This post on the Egregores blog got me thinking about Thelema, and the claims made about it by what I have termed the Muscular Fascist Crowlianites ( henceforth referred to as MFCs). The relevant passage for our purposes is a quote from Jan Assman’s Moses the Egyptian: The Memory of Egypt and Western Monotheism:
The distinction I am concerned with in this book is the distinction between true and false religion that underlies more specific distinctions such as Jews and Gentiles, Christians and pagans, Muslims and unbelievers.
The Mosaic distinction was therefore a radically new distinction which considerably changed the world in which it was drawn. The space which was “severed or cloven” by this distinction was not simply the space of religion in general, but that of a very specific kind of religion. We may call this new type of religion “counter-religion” because it rejects and repudiates everything that went before and what is outside itself as “paganism”. It no longer functioned as a means of intercultural translation; on the contrary, it functioned as a means of intercultural estrangement. Whereas polytheism, or rather “cosmotheism,” rendered differed cultures mutually transparent and compatible, the new counter-religion blocked intercultural translatability. False gods cannot be translated.
There is a way of reading Liber AL, favored by the MFCs, which would place Thelema into the category of systems (they say “it’s not a religion, but an ideology” – because they are ideologues) which deploy the Mosaic Distinction. Specifically, passages such as “abrogate are all rituals, all ordeals… etc” and the maiming of past religious figures in Chapter three, basically mean that all religions but Thelema are false. The traditional, Crowlian attitude to deity is rather complex, and in fact prefigures that developed by Chaos Magic. So gods per se would not be seen as “false,” only the original ontology of the religions those gods are a part of. It’s equivalent to the attitude taken by nineteenth century anthropologists when considering native religions; obviously the native understanding of these beings is incorrect, so we will explain their function in terms of whatever school we belong to.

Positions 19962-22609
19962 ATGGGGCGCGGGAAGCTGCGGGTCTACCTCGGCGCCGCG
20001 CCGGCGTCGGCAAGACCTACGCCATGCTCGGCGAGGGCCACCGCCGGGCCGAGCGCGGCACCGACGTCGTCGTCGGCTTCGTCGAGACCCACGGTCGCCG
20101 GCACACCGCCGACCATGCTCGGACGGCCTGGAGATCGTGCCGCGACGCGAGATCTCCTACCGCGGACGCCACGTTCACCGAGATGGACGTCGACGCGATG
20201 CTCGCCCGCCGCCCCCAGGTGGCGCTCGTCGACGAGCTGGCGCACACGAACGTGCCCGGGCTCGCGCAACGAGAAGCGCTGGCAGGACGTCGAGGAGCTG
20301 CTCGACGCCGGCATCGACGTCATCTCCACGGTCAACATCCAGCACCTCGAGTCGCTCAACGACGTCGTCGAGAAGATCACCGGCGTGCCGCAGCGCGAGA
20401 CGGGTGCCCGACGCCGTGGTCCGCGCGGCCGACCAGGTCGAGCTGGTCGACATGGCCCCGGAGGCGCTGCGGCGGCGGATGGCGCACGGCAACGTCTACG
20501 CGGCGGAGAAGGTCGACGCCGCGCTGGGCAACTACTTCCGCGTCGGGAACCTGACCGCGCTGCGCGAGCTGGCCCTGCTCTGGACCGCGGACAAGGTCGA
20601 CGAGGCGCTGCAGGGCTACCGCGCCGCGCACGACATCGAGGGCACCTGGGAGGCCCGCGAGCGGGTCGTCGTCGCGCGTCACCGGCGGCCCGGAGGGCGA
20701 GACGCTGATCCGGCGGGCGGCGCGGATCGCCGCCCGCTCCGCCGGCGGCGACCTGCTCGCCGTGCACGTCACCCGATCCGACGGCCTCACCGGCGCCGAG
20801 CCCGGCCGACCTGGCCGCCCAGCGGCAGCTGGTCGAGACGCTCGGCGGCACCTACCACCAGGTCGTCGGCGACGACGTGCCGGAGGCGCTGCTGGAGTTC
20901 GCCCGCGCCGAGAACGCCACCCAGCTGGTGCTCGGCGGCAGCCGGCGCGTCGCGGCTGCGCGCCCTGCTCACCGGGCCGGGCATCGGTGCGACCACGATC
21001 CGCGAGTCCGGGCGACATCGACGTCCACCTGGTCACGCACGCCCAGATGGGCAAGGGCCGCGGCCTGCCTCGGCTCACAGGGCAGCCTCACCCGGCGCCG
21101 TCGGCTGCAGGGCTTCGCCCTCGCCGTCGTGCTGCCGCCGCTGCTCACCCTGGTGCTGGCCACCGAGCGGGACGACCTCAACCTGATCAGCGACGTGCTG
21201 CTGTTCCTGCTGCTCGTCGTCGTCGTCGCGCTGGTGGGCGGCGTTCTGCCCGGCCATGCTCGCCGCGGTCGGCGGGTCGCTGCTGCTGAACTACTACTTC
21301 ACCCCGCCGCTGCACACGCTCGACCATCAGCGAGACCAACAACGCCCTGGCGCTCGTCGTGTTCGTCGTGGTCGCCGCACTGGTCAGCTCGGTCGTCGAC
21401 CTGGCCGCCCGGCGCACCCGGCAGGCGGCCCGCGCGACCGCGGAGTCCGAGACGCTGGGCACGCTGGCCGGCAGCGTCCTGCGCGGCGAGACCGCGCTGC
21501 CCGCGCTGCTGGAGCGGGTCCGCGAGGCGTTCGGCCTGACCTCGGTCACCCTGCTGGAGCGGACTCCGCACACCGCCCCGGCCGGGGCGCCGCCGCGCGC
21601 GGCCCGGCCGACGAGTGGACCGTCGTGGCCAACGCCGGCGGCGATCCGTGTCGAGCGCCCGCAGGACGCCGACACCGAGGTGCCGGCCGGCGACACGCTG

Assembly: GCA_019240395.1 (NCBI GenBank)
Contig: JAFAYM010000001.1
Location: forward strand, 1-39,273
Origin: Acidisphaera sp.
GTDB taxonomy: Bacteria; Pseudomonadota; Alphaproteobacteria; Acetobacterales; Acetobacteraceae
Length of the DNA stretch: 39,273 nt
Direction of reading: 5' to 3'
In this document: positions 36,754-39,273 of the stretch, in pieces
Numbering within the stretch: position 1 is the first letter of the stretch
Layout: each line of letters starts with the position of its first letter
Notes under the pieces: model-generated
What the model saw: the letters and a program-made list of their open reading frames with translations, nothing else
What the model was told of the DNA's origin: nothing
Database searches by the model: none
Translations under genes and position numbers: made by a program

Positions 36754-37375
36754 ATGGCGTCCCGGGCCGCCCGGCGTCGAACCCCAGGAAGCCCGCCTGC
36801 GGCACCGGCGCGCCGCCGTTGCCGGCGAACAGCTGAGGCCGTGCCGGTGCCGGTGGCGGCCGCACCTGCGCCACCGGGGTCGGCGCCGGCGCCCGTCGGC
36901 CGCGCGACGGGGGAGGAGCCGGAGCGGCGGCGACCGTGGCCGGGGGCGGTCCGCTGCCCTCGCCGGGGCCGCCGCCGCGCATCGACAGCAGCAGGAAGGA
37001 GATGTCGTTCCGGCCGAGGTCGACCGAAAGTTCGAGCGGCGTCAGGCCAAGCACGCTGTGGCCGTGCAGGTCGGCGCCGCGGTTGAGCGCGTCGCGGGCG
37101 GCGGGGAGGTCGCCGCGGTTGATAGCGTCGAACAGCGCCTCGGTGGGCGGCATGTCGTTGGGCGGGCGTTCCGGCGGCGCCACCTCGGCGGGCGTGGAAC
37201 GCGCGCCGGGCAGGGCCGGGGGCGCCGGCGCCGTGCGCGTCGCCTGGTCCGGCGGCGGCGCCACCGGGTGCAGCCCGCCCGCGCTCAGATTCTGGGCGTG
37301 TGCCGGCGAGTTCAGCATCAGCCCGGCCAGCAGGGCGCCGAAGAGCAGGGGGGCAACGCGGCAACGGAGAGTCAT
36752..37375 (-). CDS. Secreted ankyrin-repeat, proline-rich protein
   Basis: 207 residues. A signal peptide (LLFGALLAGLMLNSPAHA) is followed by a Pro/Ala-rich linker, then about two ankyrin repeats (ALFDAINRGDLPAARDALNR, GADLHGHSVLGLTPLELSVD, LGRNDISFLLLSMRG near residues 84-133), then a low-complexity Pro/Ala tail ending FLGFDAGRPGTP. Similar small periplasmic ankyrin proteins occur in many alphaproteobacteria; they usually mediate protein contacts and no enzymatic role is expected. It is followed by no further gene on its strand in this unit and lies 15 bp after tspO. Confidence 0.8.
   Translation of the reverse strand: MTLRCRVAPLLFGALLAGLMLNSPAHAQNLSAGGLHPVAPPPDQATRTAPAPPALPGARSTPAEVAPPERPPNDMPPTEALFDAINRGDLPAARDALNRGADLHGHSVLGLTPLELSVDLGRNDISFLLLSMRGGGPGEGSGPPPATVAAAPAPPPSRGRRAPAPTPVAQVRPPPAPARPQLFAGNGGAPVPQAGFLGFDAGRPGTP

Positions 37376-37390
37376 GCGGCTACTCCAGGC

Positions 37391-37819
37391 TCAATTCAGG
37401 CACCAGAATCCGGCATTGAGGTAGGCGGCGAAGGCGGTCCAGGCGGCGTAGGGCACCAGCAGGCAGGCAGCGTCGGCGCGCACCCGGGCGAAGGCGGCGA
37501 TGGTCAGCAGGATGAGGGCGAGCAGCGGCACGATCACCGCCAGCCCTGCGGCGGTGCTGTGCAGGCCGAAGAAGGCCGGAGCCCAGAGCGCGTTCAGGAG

It’s a kind of epistemological chauvinism, with all the arrogance that entails. Only in this case, rather than being based at the very least on comparative explorations by multiple groups of people in something like a scientific method, the MFCs’ confident stance derives solely from having achieved “gnosis” using Crowley’s poetry and rituals. Gnosis, of course, is a state where rational processes cease. The experience itself is transcendent. But the things the mind fills up with during the return to normal consciousness are not the same thing as that experience. Liturgy will, as we have seen, effect the recognition and understanding of that event. The assumption that such an experience could, in itself, validate a particular map is therefore a confusion of the planes and a good way to ensure nothing more than reification at the level of ego.
If you’ve ever dealt with MFCs, you’ll know what I’m talking about when I say that they tend to employ a language that, like the Mosaic Distinction, divides them from the rest of humanity. Not only by explicit intent (they are, after all, better than everyone else) but also by being totally divorced from the common spiritual experience of the bulk of humanity since the dawn of time. This is, remember, a viewpoint that considers social values such as concern for ones fellow human beings anathema.
Compassion, like the Sun or Love or War, are real, concrete realities. Pagan deities arise from these fundamental, basic aspects of existence. The Mosaic Distinction is a conclusion drawn from what were likely hallucinations on the part of people suffering from starvation and heat exposure. Judeo-Christian and Islamic Monotheism are pure, abstract surrealism that have a tendency to minimize and divorce one from the manifest world.
Likewise, adopting as an absolute “users manual” for life a similar kind of epiphenomena of someone else’s experience such as the Book of the Law, without regard for how this would look in the real world, is a similar kind of divorce. This is one of the reasons why I find the MFC perspective to not only be intellectually untenable but also little more than a continuation of the same set of mistakes that Western Civilization has been making for the past two thousand years. It represents the same error taken up one level of abstraction, from claims about gods to claims about ontology.